When would Boeing employees make trades?

Prediction markets are designed to compel trading when people believe a stock is mispriced. Since prices represent probabilities, traders act when they don’t agree with the current market prognosis. Imagine a contract called: 787 Flight Testing Will Be Ready by June 30. A supply chain employee might be the first to know that a critical parts shipment is missing and short the stock on this information. A technician might hear lunchroom chatter about a difficult instrument installation and sell her shares. An engineer may be part of a small team that has finally solved a nagging design flaw and buys up the stock on new-found confidence. A union member may short the stock, knowing that a strike is looming. A project manager may buy shares, bullish after a successful meeting with an offshore IT provider. The market will reflect all of this in real time. Would a biweekly project status report do the same? Is there another way Mr. McNerney could access or synthesize all of this disparate information and sentiment?

Why would employees trade?

Prediction markets work because traders are individually motivated to generate collective accuracy. Each time a trader has reason to believe a stock is mispriced, he or she sees a profit opportunity. The engineer privy to the design correction can quickly “buy low” before his accomplishment is widely known, confident he’ll be “selling high” before too long. The union member can sell all his shares, avoiding a major loss when the strike blows the current production schedule. These profit incentives are what make markets more promising predictors than surveys, status reports, or meetings – where timing, motives, and voices may be sub-optimal. In our Boeing example, employees wouldn’t be trading real money, but rather an internal currency that may convert to modest cash prizes, giveaways or soft benefits. Fortunately, prediction markets don’t only rely on material incentives. Organizations like Google and Best Buy have discovered the power of reputational incentives (a leader-board tracks most profitable traders) in their markets. Additionally, prediction markets are inherently democratic institutions. For many, having a voice in the system can be motivation enough.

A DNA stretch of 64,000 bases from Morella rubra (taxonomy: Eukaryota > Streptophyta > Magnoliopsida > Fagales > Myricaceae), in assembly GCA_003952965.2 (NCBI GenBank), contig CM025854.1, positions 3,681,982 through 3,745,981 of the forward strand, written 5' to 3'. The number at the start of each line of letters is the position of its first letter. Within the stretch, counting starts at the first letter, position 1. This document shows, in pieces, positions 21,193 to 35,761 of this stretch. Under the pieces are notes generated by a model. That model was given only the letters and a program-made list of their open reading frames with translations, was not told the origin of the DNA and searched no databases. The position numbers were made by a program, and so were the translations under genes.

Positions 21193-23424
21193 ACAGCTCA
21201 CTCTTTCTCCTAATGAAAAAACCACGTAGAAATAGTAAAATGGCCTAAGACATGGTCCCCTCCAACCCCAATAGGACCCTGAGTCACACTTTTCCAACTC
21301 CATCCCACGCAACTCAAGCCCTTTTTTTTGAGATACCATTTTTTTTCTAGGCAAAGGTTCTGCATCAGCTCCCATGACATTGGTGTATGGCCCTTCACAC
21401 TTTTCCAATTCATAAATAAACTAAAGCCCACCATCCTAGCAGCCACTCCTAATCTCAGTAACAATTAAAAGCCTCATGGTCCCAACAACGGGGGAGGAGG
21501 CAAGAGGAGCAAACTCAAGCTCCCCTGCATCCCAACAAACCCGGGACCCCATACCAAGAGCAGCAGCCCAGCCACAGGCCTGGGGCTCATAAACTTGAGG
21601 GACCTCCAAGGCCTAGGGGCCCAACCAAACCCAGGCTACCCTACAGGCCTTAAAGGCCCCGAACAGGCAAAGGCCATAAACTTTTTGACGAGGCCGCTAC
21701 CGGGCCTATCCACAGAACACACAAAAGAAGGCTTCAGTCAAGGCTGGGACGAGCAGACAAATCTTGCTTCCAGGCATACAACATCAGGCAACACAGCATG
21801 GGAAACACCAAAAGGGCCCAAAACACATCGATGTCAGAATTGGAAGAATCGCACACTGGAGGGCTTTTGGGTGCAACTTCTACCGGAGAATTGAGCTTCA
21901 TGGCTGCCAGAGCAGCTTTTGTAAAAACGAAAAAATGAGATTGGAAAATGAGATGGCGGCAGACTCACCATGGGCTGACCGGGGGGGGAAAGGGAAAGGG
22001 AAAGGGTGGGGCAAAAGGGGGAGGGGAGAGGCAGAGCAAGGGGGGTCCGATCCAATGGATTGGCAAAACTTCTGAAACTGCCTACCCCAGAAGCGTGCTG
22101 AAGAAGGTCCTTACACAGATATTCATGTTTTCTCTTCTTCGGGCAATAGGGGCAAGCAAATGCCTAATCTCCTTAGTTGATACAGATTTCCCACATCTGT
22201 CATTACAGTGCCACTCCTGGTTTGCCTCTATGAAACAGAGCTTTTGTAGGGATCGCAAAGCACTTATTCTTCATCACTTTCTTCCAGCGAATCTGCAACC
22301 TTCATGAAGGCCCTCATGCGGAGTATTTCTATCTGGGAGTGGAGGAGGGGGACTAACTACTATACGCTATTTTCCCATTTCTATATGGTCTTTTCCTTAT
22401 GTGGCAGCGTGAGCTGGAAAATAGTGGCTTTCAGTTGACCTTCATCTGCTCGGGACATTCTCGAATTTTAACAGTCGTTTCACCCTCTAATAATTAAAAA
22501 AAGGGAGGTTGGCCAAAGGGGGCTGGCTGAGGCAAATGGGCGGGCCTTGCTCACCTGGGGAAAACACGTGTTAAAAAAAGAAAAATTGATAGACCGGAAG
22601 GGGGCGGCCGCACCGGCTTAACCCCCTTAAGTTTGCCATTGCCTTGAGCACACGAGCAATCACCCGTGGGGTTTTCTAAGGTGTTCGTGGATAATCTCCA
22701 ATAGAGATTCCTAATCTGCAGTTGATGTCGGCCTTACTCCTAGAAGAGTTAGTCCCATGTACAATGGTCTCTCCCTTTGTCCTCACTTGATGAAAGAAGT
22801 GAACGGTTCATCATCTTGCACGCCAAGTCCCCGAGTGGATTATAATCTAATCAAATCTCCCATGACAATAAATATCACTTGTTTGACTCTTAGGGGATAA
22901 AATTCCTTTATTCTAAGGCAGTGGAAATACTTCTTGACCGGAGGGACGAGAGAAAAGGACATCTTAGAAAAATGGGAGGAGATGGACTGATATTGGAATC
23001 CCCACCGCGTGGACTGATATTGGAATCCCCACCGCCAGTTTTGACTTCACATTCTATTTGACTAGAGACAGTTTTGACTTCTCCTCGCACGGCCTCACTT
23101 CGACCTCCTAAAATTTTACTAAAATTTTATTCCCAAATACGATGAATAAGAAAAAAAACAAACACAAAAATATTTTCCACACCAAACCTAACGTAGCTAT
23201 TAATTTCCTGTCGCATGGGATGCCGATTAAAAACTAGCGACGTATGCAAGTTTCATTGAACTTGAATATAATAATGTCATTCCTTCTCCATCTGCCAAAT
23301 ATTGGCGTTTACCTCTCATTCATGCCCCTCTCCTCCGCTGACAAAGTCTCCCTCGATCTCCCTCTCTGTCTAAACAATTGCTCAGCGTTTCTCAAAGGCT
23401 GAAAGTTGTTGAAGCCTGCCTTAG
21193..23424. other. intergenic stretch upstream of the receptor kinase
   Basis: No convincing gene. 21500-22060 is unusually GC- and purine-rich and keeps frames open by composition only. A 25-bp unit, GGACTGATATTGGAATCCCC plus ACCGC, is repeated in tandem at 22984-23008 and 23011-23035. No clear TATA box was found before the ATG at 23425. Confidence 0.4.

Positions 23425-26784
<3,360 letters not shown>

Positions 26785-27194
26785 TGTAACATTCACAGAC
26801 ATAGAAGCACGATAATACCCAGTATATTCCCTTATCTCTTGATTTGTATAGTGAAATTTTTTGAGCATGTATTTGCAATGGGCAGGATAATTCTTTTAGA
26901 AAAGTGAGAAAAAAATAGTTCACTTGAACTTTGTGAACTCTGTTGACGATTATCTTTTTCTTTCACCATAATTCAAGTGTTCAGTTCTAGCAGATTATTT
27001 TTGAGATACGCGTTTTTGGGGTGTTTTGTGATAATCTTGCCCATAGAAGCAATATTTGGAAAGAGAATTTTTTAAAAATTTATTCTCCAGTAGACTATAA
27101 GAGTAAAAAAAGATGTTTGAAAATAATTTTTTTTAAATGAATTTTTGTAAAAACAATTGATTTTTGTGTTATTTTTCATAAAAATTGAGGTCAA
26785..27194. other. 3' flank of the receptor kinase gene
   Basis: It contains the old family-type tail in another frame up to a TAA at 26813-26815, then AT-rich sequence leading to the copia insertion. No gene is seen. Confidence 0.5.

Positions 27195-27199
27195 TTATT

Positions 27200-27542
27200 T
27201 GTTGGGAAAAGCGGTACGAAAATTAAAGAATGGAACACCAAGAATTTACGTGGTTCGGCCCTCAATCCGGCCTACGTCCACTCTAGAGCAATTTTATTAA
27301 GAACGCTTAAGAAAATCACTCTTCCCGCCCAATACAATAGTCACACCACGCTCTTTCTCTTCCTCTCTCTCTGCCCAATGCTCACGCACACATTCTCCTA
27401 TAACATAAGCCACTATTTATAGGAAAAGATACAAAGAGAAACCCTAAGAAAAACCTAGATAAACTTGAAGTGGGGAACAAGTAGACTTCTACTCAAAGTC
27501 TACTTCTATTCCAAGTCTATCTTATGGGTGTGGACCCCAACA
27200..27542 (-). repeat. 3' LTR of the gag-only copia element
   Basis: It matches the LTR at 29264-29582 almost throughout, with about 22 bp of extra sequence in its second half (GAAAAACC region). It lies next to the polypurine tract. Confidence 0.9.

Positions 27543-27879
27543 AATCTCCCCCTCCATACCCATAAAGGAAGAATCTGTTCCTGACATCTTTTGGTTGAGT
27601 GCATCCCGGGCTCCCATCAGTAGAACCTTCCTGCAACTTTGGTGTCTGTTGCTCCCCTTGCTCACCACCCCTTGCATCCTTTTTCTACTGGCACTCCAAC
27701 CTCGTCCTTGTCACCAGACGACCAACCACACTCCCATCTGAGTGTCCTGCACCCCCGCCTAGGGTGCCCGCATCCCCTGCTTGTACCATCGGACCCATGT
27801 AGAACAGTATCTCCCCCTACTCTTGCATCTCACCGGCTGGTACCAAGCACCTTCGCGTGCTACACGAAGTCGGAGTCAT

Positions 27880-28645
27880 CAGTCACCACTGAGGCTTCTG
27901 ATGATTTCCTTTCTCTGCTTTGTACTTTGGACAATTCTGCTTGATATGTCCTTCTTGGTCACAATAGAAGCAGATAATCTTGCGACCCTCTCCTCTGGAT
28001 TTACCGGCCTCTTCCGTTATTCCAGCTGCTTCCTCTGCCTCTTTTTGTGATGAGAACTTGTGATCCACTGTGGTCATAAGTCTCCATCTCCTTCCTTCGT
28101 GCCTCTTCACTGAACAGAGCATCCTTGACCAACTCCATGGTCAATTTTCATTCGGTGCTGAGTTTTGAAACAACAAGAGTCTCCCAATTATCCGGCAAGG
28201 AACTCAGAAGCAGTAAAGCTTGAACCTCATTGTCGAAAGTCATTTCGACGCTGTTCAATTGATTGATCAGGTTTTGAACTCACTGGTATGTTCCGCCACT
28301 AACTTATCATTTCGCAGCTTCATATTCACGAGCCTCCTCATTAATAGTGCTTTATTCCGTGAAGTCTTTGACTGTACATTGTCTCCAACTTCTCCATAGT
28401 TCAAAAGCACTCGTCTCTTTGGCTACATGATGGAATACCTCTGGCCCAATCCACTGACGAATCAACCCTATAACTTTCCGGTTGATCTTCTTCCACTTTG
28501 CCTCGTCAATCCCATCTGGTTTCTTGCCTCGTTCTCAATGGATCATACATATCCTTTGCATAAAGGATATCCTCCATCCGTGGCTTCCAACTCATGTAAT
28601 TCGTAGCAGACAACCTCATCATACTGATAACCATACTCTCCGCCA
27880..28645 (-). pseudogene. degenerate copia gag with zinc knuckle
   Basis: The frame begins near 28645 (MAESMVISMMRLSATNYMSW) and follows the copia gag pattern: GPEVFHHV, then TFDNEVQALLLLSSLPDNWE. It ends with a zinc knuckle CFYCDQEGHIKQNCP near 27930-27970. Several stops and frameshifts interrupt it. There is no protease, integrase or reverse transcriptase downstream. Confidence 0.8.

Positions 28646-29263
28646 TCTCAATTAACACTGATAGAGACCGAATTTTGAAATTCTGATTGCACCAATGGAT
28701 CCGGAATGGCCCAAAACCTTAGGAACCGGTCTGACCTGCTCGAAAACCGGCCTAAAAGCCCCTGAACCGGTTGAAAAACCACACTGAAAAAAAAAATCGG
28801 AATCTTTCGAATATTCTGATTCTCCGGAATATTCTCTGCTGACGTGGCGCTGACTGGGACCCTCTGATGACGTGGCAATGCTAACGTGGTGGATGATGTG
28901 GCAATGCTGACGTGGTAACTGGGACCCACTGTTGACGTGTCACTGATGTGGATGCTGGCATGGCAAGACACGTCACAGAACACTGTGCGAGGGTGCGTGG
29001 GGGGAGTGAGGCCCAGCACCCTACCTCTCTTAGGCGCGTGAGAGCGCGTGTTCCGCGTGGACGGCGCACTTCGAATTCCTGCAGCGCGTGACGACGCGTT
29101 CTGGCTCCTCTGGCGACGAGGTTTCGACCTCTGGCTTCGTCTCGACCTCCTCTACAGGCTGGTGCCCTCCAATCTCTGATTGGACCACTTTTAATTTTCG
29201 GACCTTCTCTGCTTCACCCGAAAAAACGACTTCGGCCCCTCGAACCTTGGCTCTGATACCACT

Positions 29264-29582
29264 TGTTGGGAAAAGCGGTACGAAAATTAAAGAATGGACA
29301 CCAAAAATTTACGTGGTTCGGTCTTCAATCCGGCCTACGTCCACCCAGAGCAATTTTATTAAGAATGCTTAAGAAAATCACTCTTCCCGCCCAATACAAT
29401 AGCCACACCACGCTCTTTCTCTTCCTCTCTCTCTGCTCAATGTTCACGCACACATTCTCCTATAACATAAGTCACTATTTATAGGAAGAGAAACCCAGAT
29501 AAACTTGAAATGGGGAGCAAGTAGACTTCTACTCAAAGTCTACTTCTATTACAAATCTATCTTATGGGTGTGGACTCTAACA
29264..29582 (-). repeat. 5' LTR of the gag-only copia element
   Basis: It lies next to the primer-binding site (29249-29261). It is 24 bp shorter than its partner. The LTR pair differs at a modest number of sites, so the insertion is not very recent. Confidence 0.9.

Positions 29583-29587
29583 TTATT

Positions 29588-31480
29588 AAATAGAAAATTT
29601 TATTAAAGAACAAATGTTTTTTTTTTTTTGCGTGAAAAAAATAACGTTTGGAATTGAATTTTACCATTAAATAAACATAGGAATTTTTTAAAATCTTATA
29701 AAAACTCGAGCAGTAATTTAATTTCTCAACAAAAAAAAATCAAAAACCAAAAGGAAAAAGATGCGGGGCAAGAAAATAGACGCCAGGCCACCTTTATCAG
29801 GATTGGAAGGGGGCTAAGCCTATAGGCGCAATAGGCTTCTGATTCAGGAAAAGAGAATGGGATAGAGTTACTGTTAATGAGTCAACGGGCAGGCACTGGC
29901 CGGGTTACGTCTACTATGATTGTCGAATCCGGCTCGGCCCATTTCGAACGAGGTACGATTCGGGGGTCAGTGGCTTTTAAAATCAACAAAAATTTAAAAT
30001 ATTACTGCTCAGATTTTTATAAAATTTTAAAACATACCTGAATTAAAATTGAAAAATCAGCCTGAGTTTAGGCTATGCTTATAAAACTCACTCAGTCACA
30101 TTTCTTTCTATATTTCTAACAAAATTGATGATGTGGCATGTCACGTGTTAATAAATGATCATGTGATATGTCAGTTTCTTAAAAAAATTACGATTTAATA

How would Boeing executives use the market?

By tracking the various prices and price changes of these stocks, management would know exactly what employees think and feel at any given moment. For example, if the stock: 787 Flight Testing Will Be Ready by June 30 is trading at only $25 on June 10, management knows their insiders are largely doubtful the milestone will be reached. If the Will We Pass Inspection stock suddenly dives from $70 to $30, they’ll have reason to make a few phone calls. Such quantifiable confidence measures are not easy to come by, especially in real time. In this manner, the market can serve as an unparalleled early warning signal.

Intended Result: Once in possession of these unique insights, Mr. McNerney and his team could do what they do with any other form of information – take action. By adopting the prediction market as one form of decision intelligence, they could more clearly see discrepancies and investigate them … identify pitfalls and avoid them … uncover communication gaps and correct them. In a project as complex, costly, and public as the 787 Dreamliner, there are myriad ways in which better and faster information could be invaluable. How management chooses to act on the information will ultimately determine the value of the market. But the upside is significant. Improving key decisions in project management or external communications could go a long way toward restoring confidence among Boeing’s customers and investors.

As Mr. McNerney surely knows, the answers aren’t always in the room. It depends on who’s in the room! But in an organization with thousands of insightful employees worldwide, there’s a good chance the answers are somewhere in the crowd. This simple but powerful truth is why Prediction Markets could potentially change the course of events for Boeing and its Dreamliner jet. By enabling the company to swiftly and accurately tap its own collective knowledge, markets create an intelligence engine with infinite application and shelf life.

-Dawn Keller, 6.27.09